A recent overview of full-frame mirrorless lens ranges by Richard Butler in DPReview showed Sony Alpha owners to have around four times as many options as Canon and Nikon owners.
In between sits the L-mount cameras from Panasonic, Leica and Sigma, for which all three camera makers offer their own lenses.
The survey was limited to autofocus lenses within the focal length range of 14-200mm. Lower-end, variable aperture zoom ‘kit’ lenses are omitted, as were big telephotos. This was by no means a full listing of everything available from the camera makers, but nonetheless illustrative. There is also the matter of cross-format compatibility to take into account, with both Canon and Nikon providing compatibility with their DSLR lenses via mount adaptors.
Within the segment DPReview looked at, Sony had a total of over 80 options (the majority of them prime lenses), while Canon only had 15, and Nikon 13. The L-mount gang had 31.
To be fair to Canon, it’s full-frame mirrorless RF range extends to way more than 15 lenses – there are over 20 listed at canon.com, including the zany new 5.2mm Dual Fisheye lens, and there are some budget options among the range.
Nikon lists 21 Nikkor full frame mirrorless lenses listed on its US website. There were 20 lenses listed for Nikon Z-mount in the DPReview article. There were no third-party Canon RF lenses listed, and only a handful of ‘cloney’ options from have-a-crack-at-anything Chinese manufacturer Viltrox, with some cheap and, well, cheaper takes on the originals.
Sony, on the other hand, had options from no less than seven lens manufacturers: Sony (of course); Sigma; Samyang; Tamron; Tokina, Viltrox; and Zeiss. The L-mount had options from Sigma, Leica and Panasonic.
The relative scarcity of Canon and Nikon lens options seems largely due to both companies opting not to share lens design details with third party lens makers such as Sigma and Tamron, hindering development. The five-year head start Sony had in full-frame mirrorless lenses adds to the challenge to Nikon and Canon.
The temptation to lock customers into a closed system, a la Apple, is financially understandable and the camera makers would no doubt argue it ensures the their camera and lenses perform as an optimal system. From a prospective customer’s point of view, though, the freedom of choice offered by third party lens-making specialists, at better dollar-for-dollar value, is attractive.
The camera makers might not want to accept this, and the camera retailers might see it as a second order issue, but the camera purchasers who take the trouble to explore their options could find the dozens of E-mount lenses available from a range of suppliers a ‘Unique Selling Proposition’ for Sony, and the L-mount camera-makers also have a better lens offering. The current global supply shortages for cameras and lenses only underscores the choice issue.
Yet while the decision by Canon and Nikon to close out third party lens manufacturers from developing optics for the Canon RF and Nikkor Z formats is a high-stakes gamble, the logic behind it is compelling.
Sigma fundamentally changed the lens business, and consequently the equation for camera purchasers, when it introduced its first premium ‘Art’ lenses in 2014, at between one-third and one-half the cost of the Canon and Nikkor DSLR equivalents. Until then, the Japanese thirds-party lens makers such as Cosina, Sigma, Tokina and Tamron operated mainly in the low to mid-market.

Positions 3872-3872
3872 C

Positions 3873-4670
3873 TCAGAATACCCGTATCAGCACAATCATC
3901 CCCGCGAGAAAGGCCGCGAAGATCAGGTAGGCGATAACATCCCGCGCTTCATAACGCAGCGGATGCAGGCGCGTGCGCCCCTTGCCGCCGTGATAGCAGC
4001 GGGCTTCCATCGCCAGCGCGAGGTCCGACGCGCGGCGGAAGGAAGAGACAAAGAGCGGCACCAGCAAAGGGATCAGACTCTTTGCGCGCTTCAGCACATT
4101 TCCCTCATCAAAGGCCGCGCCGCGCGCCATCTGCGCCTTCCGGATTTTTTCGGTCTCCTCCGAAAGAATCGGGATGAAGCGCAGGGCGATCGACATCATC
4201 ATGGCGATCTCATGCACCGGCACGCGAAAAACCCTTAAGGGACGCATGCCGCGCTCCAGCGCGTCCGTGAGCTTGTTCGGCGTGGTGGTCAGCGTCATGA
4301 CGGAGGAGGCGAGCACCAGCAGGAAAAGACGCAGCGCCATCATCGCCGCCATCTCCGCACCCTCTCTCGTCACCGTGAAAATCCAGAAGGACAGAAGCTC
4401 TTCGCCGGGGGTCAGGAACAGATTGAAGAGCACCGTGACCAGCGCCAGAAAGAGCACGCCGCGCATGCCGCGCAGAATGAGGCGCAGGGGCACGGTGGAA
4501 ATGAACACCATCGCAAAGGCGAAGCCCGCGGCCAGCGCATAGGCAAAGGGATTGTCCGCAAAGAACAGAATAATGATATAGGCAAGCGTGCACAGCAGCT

In fact, this fundamental change can be sheeted home to the drive and vision of one person – Sigma’s CEO, Kazuto Yamaki.
Since then Tamron has followed suite and developed its own premium range, while the Sigma stable of wide aperture premium primes and zooms has expanded and been refined. The latest Sigma ‘i’ series lenses deliver premium performance but without the weight and bulk of those first lenses. They currently can’t be beaten when assessing the intersection of price, performance and usability.
A brave decision?
The effective de-construction of their premium lens monopolies would have been financially punishing for Canon and Nikon, who until then had that market all to themselves, apart from even more expensive lenses from the likes of Zeiss. Add to that the plethora of Chinese and Korean brands offering cheap and sometimes exotic alternatives (eg, the Laowa Probe!) and the ‘orderly market’ Canon and Nikon had enjoyed is out the window.
To deny your prospective customers the option to choose from a much deeper – and generally less expensive – pool of lens options, all other things being equal, seems…what? Brave? Arrogant? Astute? Time will tell. The fortunes of Nikon, now the third brand in cameras, having given up the second place to Sony, will be particular interesting in the next 12 to 24 months.
Sigma has not discounted jumping into manufacture for Canon RF and Nikkor Z, but ‘so far…the number of orders for our lenses is still above our manufacturing capacities, and especially the capabilities of our R&D department,’ Kazuto Yamaki explained recently. So it seems that until Canon and Nikon are willing to provide a path of less resistance for Sigma’s R&D boffins than re-engineering the Z and RF technology from scratch, there are easier paths to success for the pioneering lensmaker. But if I were the king of Nikon, I’d be getting those Nikkor Z specs over to the Sigma factory in Aizu (‘the land of the last samurai’) as soon as possible.
– Keith Shipton